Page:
July 30, 2009 - Oshkosh, Wisconsin
- If you’ve ever had a question about any aspect of aviation, AirVenture
is the world’s greatest answer factory.
The exhibitor booths and displays are staffed
by experts who know every facet of their field and products, and are happy
to share their knowledge—and not just with prospective customers.
So if you’ve ever been curious about the
innards of a GPS or what goes into installing an aftermarket modification,
don’t hesitate to march into one of the display areas and chat with one
of the staffers.
Take turbine engines.
“We spend a lot of time with people who just
want to know which end the air goes in,” said Ronald Schwedland, at the
Williams International display (Booth 337). Schwedland, a retired manager
and now a consultant with the Walled Lake, Michigan-based turbine engine
manufacturer, graciously took on the issue of why turbine engines can cost
as much as the aircraft they power.
According to Schwedland, designing and
building the engine is the easy part. Proving its safety and airworthiness
is the real challenge—and that adds to the cost.
“You could have an engine (designed and
built) in 18 months.” said Schwedland, “But to get it certified takes
another three years and tens of millions of dollars.”
The certification process includes data
analysis and verification, spin testing for the rotors and, in addition,
destructive testing. The engine must be capable of ingesting a 4-pound
bird fired into it at 200 mph without exploding or breaching its housing,
and of continuing to operate after a 1-pound bird is fired into it. These
are the same standards to which airliner jet engines are subject to,
though Williams engines power much lighter jets, including Diamond’s
D-JET, the Cirrus SJ50, the PiperJet, and other single-engine “personal”
jets and twinengine light jets.
“You end up destroying three engines” in
the process, said Schwedland. “It’s just amazing all the things you
have to do.”
While Schwedland spoke, a trio of Russians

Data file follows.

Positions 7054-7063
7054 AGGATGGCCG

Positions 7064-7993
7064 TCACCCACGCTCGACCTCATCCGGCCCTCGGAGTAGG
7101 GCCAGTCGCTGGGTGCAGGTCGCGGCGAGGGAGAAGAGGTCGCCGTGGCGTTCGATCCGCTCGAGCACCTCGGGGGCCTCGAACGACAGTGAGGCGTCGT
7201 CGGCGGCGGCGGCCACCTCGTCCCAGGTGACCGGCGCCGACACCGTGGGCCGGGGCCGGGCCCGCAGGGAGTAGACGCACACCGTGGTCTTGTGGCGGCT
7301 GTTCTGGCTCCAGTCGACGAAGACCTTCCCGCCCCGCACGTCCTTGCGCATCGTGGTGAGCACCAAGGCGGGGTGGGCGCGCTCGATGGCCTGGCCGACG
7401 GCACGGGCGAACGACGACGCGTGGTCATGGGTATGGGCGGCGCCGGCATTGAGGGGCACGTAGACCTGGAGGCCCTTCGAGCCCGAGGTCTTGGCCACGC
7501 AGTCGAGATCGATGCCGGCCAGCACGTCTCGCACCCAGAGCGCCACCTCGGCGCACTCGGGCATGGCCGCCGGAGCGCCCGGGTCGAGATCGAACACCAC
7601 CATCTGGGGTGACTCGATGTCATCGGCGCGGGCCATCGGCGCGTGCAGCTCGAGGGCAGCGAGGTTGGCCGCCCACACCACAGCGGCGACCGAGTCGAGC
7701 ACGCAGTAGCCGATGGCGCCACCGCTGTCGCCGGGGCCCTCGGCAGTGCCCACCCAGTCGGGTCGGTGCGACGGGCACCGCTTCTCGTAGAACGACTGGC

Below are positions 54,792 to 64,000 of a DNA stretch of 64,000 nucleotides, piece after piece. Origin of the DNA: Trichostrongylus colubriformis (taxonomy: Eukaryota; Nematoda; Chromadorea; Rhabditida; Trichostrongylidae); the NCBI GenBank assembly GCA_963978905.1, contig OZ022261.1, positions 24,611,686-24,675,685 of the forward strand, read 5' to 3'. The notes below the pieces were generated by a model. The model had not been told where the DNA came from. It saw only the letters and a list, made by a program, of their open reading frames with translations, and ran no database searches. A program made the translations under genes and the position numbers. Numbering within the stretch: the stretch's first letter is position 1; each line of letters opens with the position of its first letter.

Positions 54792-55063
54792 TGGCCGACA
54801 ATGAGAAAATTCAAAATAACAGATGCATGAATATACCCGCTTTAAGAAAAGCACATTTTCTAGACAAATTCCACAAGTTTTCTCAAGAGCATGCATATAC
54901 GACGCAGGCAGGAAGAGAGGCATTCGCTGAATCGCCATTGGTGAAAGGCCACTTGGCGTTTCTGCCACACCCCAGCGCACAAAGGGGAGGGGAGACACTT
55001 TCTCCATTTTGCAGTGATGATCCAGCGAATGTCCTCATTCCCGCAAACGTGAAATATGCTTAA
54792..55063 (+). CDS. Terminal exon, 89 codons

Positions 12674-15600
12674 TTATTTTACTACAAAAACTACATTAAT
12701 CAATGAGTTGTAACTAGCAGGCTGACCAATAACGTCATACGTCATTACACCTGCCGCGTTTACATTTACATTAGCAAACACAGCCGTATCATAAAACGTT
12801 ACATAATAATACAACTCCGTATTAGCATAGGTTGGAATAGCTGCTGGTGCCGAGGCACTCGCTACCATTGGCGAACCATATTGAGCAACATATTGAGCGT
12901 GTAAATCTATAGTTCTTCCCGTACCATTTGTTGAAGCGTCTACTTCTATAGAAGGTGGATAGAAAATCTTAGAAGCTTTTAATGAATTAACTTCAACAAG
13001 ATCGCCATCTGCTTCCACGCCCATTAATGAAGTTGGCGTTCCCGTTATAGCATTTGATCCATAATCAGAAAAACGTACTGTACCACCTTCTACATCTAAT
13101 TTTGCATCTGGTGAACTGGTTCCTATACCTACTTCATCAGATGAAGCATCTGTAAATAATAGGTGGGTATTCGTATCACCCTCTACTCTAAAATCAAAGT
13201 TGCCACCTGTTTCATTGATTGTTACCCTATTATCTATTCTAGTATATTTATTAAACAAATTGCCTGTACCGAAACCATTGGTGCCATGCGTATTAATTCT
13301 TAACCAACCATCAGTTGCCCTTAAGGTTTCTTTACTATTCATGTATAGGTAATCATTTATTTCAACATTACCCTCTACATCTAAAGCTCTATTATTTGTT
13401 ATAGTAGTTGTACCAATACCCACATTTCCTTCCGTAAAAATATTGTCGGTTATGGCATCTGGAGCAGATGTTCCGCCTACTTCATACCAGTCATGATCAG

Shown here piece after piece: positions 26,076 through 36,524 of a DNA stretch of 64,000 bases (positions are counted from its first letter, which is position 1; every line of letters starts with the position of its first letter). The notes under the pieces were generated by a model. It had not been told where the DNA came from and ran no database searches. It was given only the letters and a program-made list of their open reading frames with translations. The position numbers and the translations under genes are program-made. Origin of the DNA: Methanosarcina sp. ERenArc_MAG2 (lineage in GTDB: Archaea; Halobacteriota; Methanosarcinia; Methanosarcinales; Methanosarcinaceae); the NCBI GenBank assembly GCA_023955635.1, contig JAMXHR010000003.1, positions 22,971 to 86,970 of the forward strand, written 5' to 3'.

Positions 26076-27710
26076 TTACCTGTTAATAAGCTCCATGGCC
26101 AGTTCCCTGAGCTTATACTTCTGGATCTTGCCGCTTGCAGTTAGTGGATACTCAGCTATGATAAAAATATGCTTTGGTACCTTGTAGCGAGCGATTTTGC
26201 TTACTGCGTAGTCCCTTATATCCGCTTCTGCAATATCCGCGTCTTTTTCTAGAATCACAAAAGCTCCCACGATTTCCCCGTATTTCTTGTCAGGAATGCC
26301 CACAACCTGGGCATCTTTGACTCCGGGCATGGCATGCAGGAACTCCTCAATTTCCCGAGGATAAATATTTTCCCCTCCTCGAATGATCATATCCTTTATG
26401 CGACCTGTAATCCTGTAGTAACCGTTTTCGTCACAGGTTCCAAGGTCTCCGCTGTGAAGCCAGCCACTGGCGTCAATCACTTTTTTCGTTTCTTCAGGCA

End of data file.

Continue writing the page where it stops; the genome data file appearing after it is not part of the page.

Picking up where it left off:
came in looking for a turboprop engine to power their prospective
Upon learning that Williams offers no
turboprop powerplants, they asked for Schwedland’s opinion on the
available options, and he patiently explained the pluses and minuses of
Pratt & Whitney and Honeywell turboprop engines for the thrust range
Williams, whose founder, Dr. Sam Williams,
passed away this year, is showcasing its FJ33-5, FJ44-3AP, and FJ44-4 at
AirVenture. All are currently in the last stages of the certification
process, and the company expects certification on all by year’s end.
GE Honda Aero Engines (Booth 377) is another
good spot for turbine enthusiasts.
“We get a lot of people curious about our
joint venture,” said Mel Solomon, manager of marketing for GE Honda Aero
Engines out of Cincinnati, Ohio.
“That’s the reason why we’re here,”
Solomon explained. “To let people know about the engine and that we’re
committed to this market for the long term.”
A partnership of GE and Honda, the company is
working on certification of the HF120 turbofan, selected to power both the
upcoming HondaJet and the Spectrum 33 from Spectrum Aeronautical.
An oversize labeled diagram on the back wall
of the GE Honda display shows the interior of the HF120, and staffers can
point out the hightech design features that enable the engine to target a
5,000-hour TBO, or time between overhauls. That TBO cycle is about 30
percent longer than competitors’.
Attendees interested in turboprops often put
Rolls-Royce (Booth 176) on their itineraries.
“A lot of those people come in,” said Matt
Haugk, the company’s director of marketing and strategy, from a display
filled with gleaming mock-ups of the company’s powerplants.
Last year at AirVenture, Indianapolis-based
Rolls-Royce introduced its RR500, currently undergoing certification.
The RR500 is expected to power new production
aircraft as well as supplemental type certificate (STC) retrofits. And
unlike turbofan engines, turboprops don’t have as rigorous a
certification process—no bird strike tests, for example.
One major appeal of the RR500 is cost—it
will sell for less than its predecessor, the venerable Model 250 B17. “We
have developed a low-cost supply,” Haugk said, explaining the lower
Certification of the RR500 is expected in
Meanwhile, the Model 250 B17 remains popular,
and several aircraft with STC conversions—a Cessna 206, Cessna 210,
Vulcanair Aviator, and Tradewind Bonanza—are on display at Rolls-Royce,
along with a Maule sporting a factory B17 installation.
Yesterday Rolls-Royce and rotorcraft
manufacturer RotorWay announced that the RR300, also on display, has been
selected to power RotorWay’s Eagle 300 helicopter.
One question the exhibitors above can’t
answer: How much does it cost?
None of these manufacturers make their prices
public, as they negotiate individually with qualified buyers.
But for these exhibitors and attendees who
crowd their display areas, AirVenture makes an ideal meeting place.
“We like this venue,” said Williams
“A lot of people here supported (the
development of) smaller engines, so Oshkosh is a great place for us.”